State Sen. Chris Cournoyer (R-LeClaire) responded to The Iowa Standard’s email about her attendance at the Iowa Safe Schools fundraiser to ban conversion therapy in Iowa.
Conversion therapy bans are aimed at outlawing any licensed medical professional from attempting to talk someone out of their homosexual orientation or transgender identity.
Cournoyer spoke at the “Sweet Equality” fundraiser held in Des Moines on Dec. 12. The fundraiser was billed by Iowa Safe Schools as an opportunity for parents, educators, organizations, legislators and corporations to join Iowa Safe Schools in calling for a safer Iowa for LGBTQ youth.
“Help us continue our fight for LGBTQ youth and our campaign to end conversion therapy in Iowa by bringing you friends and family for an evening of laughter, conversation and networking,” the fundraiser’s website said.
Cournoyer said prior to being elected to the Iowa Senate in 2018, she was serving her second term on the Pleasant Valley School Board.
“I made school security a top priority,” she said. “During my time on the school board, we instituted both physical security as well as programming to help all students feel safe and welcome at schools.”
She attended the reception and provided a message that all students should feel safe and welcome at school.
“We want all people in Iowa to feel safe and welcome and I will continue to support legislation that facilities that type of environment,” she said.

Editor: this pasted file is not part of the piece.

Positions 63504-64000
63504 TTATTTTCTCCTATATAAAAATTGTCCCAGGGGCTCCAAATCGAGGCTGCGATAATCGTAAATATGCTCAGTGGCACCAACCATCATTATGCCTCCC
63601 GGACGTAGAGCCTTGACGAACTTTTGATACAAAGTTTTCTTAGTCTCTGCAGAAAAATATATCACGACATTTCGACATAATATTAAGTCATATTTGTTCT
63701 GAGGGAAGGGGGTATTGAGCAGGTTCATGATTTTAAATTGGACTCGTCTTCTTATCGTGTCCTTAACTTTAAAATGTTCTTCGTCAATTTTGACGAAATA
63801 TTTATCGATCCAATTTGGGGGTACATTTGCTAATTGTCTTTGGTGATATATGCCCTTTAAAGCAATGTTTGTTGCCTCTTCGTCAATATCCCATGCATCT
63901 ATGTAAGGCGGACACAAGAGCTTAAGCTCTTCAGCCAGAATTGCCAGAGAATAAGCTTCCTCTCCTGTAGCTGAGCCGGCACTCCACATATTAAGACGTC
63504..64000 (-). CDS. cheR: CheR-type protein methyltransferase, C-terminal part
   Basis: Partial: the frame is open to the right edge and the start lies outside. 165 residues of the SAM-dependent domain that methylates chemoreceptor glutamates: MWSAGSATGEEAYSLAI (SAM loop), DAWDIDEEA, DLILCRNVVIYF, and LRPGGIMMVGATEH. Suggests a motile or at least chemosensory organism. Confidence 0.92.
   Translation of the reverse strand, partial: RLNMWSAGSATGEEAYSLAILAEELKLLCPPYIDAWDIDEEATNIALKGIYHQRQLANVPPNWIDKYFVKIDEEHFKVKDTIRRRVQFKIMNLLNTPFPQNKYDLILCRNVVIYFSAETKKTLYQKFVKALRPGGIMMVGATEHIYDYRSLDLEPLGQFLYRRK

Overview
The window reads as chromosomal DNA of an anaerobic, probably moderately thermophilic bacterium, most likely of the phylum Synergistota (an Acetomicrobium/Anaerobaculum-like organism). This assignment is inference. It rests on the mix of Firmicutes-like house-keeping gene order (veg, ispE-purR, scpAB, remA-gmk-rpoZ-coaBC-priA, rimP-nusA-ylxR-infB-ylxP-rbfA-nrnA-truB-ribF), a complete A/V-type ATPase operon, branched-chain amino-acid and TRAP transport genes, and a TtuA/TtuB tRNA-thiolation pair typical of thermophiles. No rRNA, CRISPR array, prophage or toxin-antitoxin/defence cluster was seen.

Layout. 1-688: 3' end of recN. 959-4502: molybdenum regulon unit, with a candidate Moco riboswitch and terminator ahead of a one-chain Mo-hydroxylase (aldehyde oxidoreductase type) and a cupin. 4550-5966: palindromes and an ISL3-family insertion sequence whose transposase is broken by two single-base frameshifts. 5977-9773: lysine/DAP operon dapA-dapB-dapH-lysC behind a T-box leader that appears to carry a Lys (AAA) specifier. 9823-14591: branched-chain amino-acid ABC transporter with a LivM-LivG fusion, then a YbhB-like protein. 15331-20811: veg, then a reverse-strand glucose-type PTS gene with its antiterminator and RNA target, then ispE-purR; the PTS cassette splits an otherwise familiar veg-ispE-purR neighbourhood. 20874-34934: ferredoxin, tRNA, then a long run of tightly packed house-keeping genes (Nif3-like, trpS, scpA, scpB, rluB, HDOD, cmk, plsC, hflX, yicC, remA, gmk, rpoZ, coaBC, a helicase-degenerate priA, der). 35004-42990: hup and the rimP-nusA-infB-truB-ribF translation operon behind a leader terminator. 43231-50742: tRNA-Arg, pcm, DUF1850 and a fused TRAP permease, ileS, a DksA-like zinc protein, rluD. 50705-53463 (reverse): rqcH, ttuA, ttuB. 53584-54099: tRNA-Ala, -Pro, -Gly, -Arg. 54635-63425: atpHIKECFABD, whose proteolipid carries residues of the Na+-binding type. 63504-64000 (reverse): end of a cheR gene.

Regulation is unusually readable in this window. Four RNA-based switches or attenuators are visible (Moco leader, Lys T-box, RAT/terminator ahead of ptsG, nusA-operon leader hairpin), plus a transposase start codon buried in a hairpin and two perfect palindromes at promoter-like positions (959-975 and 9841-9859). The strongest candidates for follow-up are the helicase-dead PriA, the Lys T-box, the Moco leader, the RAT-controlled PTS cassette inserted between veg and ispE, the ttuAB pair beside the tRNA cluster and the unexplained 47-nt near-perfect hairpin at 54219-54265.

As for conversion therapy bans, she said it is wrong to expose minor children to emotionally and physically painful treatments like electroshock therapy.
“The stories of youth who have endured these disturbing therapies are heart breaking,” she said. “They lead to an alarmingly high rate of suicide among LGBTQ youth. I support any effort for our youth to get adequate services that will help them rather than harm them and I would work with all stakeholder groups to ensure we have the best policy to best serve all Iowans.”
During Senate debate in 2015 over a previous conversion therapy ban, Sen. Julian Garrett (R-Indianola) said he served on the subcommittee for the bill and zero evidence was presented that any extreme efforts of conversion therapy were taking place in Iowa. That bill passed the Iowa Senate 26-24 with all Democrats voting yes and all Republicans voting no. The legislation failed to advance in the Republican-controlled Iowa House.
Cournoyer said Utah’s ban of conversion therapy does not prohibit church leaders and members who are therapists from providing spiritual counseling to families and parishioners. She said she’d oppose any efforts to ban that in an Iowa law.
Representative Bruce Hunter (D-Des Moines) sponsored House File 106 last year. This bill would prohibit mental health providers from engaging in sexual orientation change efforts with a patient of any age.
Unlike the 2015 bill that passed the Iowa Senate, this version would ban conversion therapy for all ages.
While this bill would ban the “extreme” conversion therapy efforts that took place in the past, it would also ban any practice by a mental health provider that seeks to change an individual’s sexual orientation, including but not limited to efforts to change behaviors or gender expressions or gender identity, or to eliminate or reduce sexual or romantic attractions or feelings toward individuals of the same sex.
Any mental health provider engaging in efforts to change a patient’s sexual orientation would carry a penalty from the state of Iowa.